Superchunk - Come Pick Me Up (retro review) (Cover Artwork)


Come Pick Me Up (retro review) (1999)

Merge Records

Come Pick Me Up is the second (and by the far best) of “slowed down college-rock era Superchunk” (the others being Indoor Living and Here’s To Shutting Up). Enlisting notorious jazz/noise/folk/whatever musician and former Sonic Youth collaborator Jim O’Rourke on production, Come Pick Me Up stands out as the most lavish and sophisticated piece of Superchunk’s discography.

One listen to lead single “Hello Hawk” will tell you all you need to know. The band’s trademark energy is dialed back to the mid-tempo section, there are tons of strings and horns to perk the verses up, and trademark yelper Mac MacCaughan offers a much more subdued performance this time around. Most Superchunk albums are the kind you can beer up and pogo to – Come Pick Me Up is more akin to sitting down with a glass of wine.

Such a drastic change could be seen as pretentious by many, but I think Superchunk avoids this for two reasons. For one, they’re still extremely talented songwriters. The “ooo-ooo-ooo”s on “Cursed Mirror” never fail to put a smile on my face. Songs like “Good Dreams” and “June Showers” maintain the band’s noisy, snotty attitude, confirming Superchunk haven’t forgotten what kind of band they are. These faster cuts are placed expertly in the track list, to keep things varied without giving the listener whiplash.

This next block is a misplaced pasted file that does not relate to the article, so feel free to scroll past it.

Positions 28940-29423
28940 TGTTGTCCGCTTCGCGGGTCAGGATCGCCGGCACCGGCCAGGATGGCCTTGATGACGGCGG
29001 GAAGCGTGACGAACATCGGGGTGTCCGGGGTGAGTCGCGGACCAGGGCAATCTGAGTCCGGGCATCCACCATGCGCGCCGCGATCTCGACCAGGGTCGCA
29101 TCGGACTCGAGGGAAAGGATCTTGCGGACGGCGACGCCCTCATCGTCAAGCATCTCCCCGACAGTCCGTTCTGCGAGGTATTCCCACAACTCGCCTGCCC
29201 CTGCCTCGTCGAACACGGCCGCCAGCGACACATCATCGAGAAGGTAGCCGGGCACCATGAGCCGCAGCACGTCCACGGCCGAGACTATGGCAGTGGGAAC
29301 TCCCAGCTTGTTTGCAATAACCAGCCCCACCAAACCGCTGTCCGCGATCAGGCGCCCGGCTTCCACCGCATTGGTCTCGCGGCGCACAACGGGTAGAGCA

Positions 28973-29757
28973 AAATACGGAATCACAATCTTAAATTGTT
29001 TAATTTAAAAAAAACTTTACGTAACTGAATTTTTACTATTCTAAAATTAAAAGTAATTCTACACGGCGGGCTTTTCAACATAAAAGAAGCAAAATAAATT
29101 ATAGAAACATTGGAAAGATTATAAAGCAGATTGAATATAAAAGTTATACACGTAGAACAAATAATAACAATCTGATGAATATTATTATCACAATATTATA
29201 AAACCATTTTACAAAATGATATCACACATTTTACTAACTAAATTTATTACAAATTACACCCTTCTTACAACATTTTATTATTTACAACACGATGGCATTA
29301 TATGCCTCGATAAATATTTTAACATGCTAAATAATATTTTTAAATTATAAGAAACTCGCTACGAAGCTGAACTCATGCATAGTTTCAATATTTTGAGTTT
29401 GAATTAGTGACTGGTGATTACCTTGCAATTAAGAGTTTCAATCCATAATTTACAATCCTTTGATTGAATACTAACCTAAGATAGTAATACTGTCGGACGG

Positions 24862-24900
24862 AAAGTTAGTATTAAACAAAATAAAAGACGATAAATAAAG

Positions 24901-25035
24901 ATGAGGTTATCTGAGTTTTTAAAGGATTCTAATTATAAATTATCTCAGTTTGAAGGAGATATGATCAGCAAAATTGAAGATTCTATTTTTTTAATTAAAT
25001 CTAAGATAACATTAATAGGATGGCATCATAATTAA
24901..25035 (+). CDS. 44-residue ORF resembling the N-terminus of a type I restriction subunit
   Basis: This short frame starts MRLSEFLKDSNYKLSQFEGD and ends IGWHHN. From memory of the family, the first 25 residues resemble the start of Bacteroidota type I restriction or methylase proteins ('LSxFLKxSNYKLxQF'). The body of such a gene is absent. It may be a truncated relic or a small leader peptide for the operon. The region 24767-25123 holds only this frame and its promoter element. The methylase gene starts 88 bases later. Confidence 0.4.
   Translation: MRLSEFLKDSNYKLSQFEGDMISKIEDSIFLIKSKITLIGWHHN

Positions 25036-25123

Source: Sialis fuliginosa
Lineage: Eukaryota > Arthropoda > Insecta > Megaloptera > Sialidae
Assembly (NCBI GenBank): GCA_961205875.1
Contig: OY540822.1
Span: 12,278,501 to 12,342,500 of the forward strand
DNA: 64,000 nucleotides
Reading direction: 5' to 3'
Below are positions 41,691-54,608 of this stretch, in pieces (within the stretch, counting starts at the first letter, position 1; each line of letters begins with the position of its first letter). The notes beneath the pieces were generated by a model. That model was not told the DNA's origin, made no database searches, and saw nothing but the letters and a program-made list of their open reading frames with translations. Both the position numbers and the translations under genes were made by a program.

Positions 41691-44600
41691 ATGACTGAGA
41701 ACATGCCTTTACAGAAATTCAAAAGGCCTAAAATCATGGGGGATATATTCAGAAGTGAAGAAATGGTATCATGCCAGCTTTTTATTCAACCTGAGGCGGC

The other reason is their direct, heart-on-sleeve lyrics haven’t changed a bit. There are tons of references to nature and wildlife on this album, giving it a sunny, vibrant aesthetic. Par for Superchunk’s course, there are also a couple emotional ballads. “Pink Clouds” melds an awkward attempt at romance with the outdoorsy motifs previously mentioned, which feels extra grandiose with the added horns in the bridge and instrumental outro.

But the real standout ballad is closer “You Can Always Count On Me (In the Worst Way)”. Superchunk is no stranger to bad feelings, but rarely does Mac sound so self-loathing than on this track. The track revolves around feeling like you bring others down, to levels they would have never even experienced without you. These dark themes have more in common with Off With Their Heads than a band like Superchunk. However, it pays off immensely, especially with the lavish production backing it up.

Superchunk in general have always been quite underrated (somewhat by choice), and Come Pick Me Up has suffered the most from that reputation. While it’s not as lavish and complex as something like Arcade Fire’s Funeral, for instance, there’s definitely more than meets the eye here. I’d certainly recommend this to anyone who sees Superchunk as a one-note, noisy pop act. Come Pick Me Up is in my holy trinity of albums from them, the others being Majesty Shredding and Here’s Where The Strings Come In. If you want an album that will warm you up as temperatures begin to drop, this one certainly wouldn’t hurt.